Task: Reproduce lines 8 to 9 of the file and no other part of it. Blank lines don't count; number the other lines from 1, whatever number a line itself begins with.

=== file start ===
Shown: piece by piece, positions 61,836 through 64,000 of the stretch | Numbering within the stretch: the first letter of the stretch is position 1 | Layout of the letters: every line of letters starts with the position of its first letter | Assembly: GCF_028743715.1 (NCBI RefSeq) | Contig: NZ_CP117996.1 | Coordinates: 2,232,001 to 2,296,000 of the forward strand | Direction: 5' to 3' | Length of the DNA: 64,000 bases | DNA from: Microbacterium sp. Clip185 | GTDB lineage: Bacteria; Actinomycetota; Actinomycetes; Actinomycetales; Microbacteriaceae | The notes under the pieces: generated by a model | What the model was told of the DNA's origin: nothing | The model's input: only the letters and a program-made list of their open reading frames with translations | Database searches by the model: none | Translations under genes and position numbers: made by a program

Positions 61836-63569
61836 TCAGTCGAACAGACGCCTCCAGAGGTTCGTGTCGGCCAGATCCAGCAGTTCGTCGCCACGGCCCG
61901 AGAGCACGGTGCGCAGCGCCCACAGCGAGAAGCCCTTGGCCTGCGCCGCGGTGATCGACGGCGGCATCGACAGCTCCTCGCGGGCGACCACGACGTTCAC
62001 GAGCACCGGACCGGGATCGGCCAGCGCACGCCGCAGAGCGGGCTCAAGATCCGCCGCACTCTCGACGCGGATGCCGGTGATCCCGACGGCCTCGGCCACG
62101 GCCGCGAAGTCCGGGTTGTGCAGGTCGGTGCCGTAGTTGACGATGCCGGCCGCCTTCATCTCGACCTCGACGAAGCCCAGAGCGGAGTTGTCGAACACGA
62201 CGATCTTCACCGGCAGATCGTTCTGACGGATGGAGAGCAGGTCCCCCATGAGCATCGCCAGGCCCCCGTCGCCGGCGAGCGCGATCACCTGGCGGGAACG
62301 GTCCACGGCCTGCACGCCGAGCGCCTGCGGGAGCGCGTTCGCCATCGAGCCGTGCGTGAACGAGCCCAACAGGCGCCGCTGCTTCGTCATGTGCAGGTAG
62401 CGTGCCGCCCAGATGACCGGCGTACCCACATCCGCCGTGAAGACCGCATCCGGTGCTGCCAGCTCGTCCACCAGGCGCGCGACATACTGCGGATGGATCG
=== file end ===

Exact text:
62301 GTCCACGGCCTGCACGCCGAGCGCCTGCGGGAGCGCGTTCGCCATCGAGCCGTGCGTGAACGAGCCCAACAGGCGCCGCTGCTTCGTCATGTGCAGGTAG
62401 CGTGCCGCCCAGATGACCGGCGTACCCACATCCGCCGTGAAGACCGCATCCGGTGCTGCCAGCTCGTCCACCAGGCGCGCGACATACTGCGGATGGATCG